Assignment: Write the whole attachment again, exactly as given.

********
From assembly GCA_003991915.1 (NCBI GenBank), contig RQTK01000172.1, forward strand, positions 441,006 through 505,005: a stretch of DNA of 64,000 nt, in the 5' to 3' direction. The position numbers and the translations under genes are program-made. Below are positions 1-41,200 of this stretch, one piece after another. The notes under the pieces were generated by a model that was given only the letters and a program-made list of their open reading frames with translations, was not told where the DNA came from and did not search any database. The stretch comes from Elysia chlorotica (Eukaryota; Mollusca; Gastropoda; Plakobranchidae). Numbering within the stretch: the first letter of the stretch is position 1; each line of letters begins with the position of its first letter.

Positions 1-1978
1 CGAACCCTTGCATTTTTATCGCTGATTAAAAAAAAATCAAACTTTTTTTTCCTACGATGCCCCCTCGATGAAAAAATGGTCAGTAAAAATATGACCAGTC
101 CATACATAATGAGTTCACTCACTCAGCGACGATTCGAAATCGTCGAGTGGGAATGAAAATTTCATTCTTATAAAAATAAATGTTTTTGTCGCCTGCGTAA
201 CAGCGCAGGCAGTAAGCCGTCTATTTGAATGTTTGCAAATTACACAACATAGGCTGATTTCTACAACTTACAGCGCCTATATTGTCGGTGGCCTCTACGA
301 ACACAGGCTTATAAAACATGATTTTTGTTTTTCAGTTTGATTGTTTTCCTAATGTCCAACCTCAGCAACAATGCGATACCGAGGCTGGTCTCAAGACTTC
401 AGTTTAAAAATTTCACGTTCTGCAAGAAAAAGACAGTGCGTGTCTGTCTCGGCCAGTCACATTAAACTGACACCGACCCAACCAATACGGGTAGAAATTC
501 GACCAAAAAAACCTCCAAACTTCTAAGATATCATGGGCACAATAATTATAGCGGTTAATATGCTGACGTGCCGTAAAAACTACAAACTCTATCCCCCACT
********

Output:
From assembly GCA_003991915.1 (NCBI GenBank), contig RQTK01000172.1, forward strand, positions 441,006 through 505,005: a stretch of DNA of 64,000 nt, in the 5' to 3' direction. The position numbers and the translations under genes are program-made. Below are positions 1-41,200 of this stretch, one piece after another. The notes under the pieces were generated by a model that was given only the letters and a program-made list of their open reading frames with translations, was not told where the DNA came from and did not search any database. The stretch comes from Elysia chlorotica (Eukaryota; Mollusca; Gastropoda; Plakobranchidae). Numbering within the stretch: the first letter of the stretch is position 1; each line of letters begins with the position of its first letter.

Positions 1-1978
1 CGAACCCTTGCATTTTTATCGCTGATTAAAAAAAAATCAAACTTTTTTTTCCTACGATGCCCCCTCGATGAAAAAATGGTCAGTAAAAATATGACCAGTC
101 CATACATAATGAGTTCACTCACTCAGCGACGATTCGAAATCGTCGAGTGGGAATGAAAATTTCATTCTTATAAAAATAAATGTTTTTGTCGCCTGCGTAA
201 CAGCGCAGGCAGTAAGCCGTCTATTTGAATGTTTGCAAATTACACAACATAGGCTGATTTCTACAACTTACAGCGCCTATATTGTCGGTGGCCTCTACGA
301 ACACAGGCTTATAAAACATGATTTTTGTTTTTCAGTTTGATTGTTTTCCTAATGTCCAACCTCAGCAACAATGCGATACCGAGGCTGGTCTCAAGACTTC
401 AGTTTAAAAATTTCACGTTCTGCAAGAAAAAGACAGTGCGTGTCTGTCTCGGCCAGTCACATTAAACTGACACCGACCCAACCAATACGGGTAGAAATTC
501 GACCAAAAAAACCTCCAAACTTCTAAGATATCATGGGCACAATAATTATAGCGGTTAATATGCTGACGTGCCGTAAAAACTACAAACTCTATCCCCCACT